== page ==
References

    References listed on IDEAS
    Please report citation or reference errors to , or , if you are the registered author of the cited work, log in to your RePEc Author Service profile, click on "citations" and make appropriate adjustments.:
    as in new window
    1. Bruno Frey & Matthias Benz, 2003. "Being Independent is a Great Thing: Subjective Evaluations of Self-Employment and Hierarchy," CESifo Working Paper Series 959, CESifo Group Munich.
    2. Shane, Scott & Kolvereid, Lars & Westhead, Paul, 1991. "An exploratory examination of the reasons leading to new firm formation across country and gender," Journal of Business Venturing, Elsevier, vol. 6(6), pages 431-446, November.
    3. Kolvereid, Lars, 1992. "Growth aspirations among Norwegian entrepreneurs," Journal of Business Venturing, Elsevier, vol. 7(3), pages 209-222, May.
    4. Barton H. Hamilton, 2000. "Does Entrepreneurship Pay? An Empirical Analysis of the Returns to Self-Employment," Journal of Political Economy, University of Chicago Press, vol. 108(3), pages 604-631, June.
    5. Du Rietz, Anita & Henrekson, Magnus, 2000. " Testing the Female Underperformance Hypothesis," Small Business Economics, Springer, vol. 14(1), pages 1-10, February.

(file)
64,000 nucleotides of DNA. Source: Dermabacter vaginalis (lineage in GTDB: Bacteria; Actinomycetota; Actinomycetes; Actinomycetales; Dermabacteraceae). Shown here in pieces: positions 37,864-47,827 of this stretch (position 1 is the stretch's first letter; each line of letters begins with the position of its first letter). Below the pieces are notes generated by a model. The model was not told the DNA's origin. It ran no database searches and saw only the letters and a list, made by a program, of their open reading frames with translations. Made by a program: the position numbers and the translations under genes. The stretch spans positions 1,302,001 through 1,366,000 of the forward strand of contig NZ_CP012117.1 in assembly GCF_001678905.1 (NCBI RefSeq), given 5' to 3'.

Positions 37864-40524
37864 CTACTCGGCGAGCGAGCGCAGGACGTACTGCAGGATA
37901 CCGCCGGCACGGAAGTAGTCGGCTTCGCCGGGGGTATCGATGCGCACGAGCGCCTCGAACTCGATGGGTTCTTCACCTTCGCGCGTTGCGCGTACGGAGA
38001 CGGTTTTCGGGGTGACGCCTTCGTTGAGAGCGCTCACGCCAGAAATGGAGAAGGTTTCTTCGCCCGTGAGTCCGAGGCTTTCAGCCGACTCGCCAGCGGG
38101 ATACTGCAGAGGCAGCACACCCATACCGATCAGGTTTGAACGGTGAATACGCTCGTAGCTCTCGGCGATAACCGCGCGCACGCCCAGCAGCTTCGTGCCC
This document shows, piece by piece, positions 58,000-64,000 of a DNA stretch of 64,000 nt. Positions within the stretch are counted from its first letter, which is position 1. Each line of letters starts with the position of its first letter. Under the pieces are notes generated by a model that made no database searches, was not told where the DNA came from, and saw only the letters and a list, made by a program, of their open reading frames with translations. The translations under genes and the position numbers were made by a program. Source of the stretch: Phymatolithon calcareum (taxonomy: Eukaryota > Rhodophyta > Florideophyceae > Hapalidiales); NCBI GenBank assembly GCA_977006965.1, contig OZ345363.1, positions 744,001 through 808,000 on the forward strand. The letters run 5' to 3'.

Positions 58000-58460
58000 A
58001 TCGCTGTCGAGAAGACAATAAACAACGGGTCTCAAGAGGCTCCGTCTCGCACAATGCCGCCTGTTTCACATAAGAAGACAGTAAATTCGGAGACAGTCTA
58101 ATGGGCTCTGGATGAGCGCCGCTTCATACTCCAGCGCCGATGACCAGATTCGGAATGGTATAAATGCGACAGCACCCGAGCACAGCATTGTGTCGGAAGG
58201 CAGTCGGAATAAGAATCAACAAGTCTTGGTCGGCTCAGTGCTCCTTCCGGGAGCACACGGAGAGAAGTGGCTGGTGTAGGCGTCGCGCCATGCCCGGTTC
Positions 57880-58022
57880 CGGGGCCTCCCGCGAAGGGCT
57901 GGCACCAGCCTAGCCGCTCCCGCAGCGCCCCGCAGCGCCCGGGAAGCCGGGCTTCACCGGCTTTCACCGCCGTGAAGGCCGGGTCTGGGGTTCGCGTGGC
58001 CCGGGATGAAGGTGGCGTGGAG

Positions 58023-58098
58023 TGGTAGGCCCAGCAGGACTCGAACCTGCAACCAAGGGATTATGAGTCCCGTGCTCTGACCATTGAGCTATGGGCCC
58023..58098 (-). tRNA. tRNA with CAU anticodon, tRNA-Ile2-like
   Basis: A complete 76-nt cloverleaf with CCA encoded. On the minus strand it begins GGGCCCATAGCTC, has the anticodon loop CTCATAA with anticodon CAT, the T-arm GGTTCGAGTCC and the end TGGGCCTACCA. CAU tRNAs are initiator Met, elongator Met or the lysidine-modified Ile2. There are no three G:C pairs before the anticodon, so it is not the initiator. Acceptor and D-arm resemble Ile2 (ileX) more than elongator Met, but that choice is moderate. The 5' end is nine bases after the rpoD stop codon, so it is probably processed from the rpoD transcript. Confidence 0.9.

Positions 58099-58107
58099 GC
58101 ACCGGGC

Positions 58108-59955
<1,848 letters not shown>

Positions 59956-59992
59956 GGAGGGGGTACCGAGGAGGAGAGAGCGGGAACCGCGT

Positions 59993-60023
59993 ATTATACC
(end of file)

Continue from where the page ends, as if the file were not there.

6. Rachel Connelly, 1992. "Self-employment and providing child care," Demography, Springer, vol. 29(1), pages 17-29, February.
    7. Wellington, Alison J., 2006. "Self-employment: the new solution for balancing family and career?," Labour Economics, Elsevier, vol. 13(3), pages 357-386, June.
    8. Cowling, Marc & Taylor, Mark, 2001. " Entrepreneurial Women and Men: Two Different Species?," Small Business Economics, Springer, vol. 16(3), pages 167-75, May.
    9. Schumpeter, Joseph A., 1947. "The Creative Response in Economic History," The Journal of Economic History, Cambridge University Press, vol. 7(02), pages 149-159, November.
    10. Rachel Croson & Uri Gneezy, 2009. "Gender Differences in Preferences," Journal of Economic Literature, American Economic Association, vol. 47(2), pages 448-74, June.
    11. Greg Hundley, 2000. "Male/female earnings differences in self-employment: The effects of marriage, children, and the household division of labor," Industrial and Labor Relations Review, ILR Review, Cornell University, ILR School, vol. 54(1), pages 95-114, October.